It's a little late to be spoofing Westerns, and most of the high-noonery in BTTF III falls flat. [4 June 1990, p.82]
    • Newsweek
  71. Onstage, trapped in the mini-wasteland of the parking lot, the creeped-out kids crackled like lightning in a bottle. Linklater's meager attempts to open up the movie drain its energy.
  72. It's a gorgeous bad movie, the folly of a great visual stylist.
  73. Too facile to resonate deeply. Shouldn't a movie celebrating Nash give you some idea what his mathematical work is about? Fishier still is the suggestion that the cure for paranoid schizophrenia is love.
    • Newsweek
    • 38 Metascore
    • 40 Critic Score
    BASEketball feels stale and inert. Still, Parker and Stone have a nice, giddy rapport, and it's a kick to hear traces of Cartman and Kenny in their dude-speak.
    • 44 Metascore
    • 40 Critic Score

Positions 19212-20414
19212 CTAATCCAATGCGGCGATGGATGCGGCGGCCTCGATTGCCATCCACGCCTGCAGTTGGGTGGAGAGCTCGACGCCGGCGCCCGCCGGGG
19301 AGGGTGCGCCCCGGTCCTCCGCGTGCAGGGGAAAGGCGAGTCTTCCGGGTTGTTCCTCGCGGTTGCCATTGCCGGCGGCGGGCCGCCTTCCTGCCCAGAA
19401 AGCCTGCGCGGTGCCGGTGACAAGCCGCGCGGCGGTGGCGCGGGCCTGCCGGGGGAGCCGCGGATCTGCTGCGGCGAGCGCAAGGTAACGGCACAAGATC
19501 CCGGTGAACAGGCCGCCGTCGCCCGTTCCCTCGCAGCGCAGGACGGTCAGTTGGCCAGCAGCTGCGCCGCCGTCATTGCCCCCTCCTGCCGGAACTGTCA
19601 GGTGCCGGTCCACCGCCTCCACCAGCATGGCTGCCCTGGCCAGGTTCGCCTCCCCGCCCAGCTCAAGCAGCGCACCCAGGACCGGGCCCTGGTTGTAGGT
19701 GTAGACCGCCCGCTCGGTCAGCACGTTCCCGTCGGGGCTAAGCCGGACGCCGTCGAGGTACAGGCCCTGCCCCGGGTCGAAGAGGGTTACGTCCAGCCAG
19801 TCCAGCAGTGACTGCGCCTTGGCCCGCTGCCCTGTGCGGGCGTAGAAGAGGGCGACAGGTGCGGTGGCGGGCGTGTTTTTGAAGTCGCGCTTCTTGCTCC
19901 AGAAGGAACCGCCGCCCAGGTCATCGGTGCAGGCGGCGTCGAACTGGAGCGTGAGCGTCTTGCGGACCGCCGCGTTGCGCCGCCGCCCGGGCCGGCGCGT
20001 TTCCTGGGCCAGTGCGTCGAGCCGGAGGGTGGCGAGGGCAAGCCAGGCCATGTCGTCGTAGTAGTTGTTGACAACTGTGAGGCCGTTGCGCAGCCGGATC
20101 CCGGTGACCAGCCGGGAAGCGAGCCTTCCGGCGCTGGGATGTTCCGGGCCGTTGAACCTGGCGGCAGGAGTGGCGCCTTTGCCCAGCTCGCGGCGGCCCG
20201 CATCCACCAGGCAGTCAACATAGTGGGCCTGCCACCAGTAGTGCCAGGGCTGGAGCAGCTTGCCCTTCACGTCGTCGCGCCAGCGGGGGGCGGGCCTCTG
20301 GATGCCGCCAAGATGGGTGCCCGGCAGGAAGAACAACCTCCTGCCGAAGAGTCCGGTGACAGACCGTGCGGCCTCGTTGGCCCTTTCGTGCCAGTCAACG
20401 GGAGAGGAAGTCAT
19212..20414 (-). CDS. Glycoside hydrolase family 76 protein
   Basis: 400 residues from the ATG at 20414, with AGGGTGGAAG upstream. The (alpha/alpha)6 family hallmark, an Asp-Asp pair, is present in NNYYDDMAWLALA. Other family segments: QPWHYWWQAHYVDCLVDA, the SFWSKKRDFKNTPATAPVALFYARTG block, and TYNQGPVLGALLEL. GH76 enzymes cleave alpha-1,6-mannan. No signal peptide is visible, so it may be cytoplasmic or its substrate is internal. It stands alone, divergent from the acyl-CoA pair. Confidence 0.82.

A noble but supernaturally dull movie.
  74. O
    The actors attack their roles with commitment (Hartnett’s understatement is impressive), but their fervor can’t hide the movie’s implausible, often confusing storytelling.
  75. The most interesting thing about Beowulf, alas, is its technology. It's the work of a man who has fallen in love with his toys, but I miss the wicked satirist who made "Used Cars." And the truth is the motion capture in Beowulf comes across as an unsatisfying compromise between animation and live action.
    • 54 Metascore
    • 40 Critic Score
    Kill is a disappointing movie: slow, overpopulated and muddled in its thinking.
  76. This stiff-in-the-joints movie has little feel for its setting or period, and crucial chunks seem to have been left on the cutting-room floor. Robert Rossen's Oscar-winning 1949 version has nothing to fear.
    • 55 Metascore
    • 40 Critic Score
    There are no ideas, just repartee. Snoop Dogg, as a superfly snitch, and Vince Vaughn, as a drug lord, are wasted in obvious supporting roles. It's harmless fun--and too lazy to be more.
  77. Torn between moody grandiosity and cartoonish mayhem, Daredevil tries to have it both ways, and succeeds at neither.
    • 61 Metascore
    • 40 Critic Score
    An over-the-top thriller, too loosely tethered to reality to be a lesson about anything other than the limits of popcorn consumption.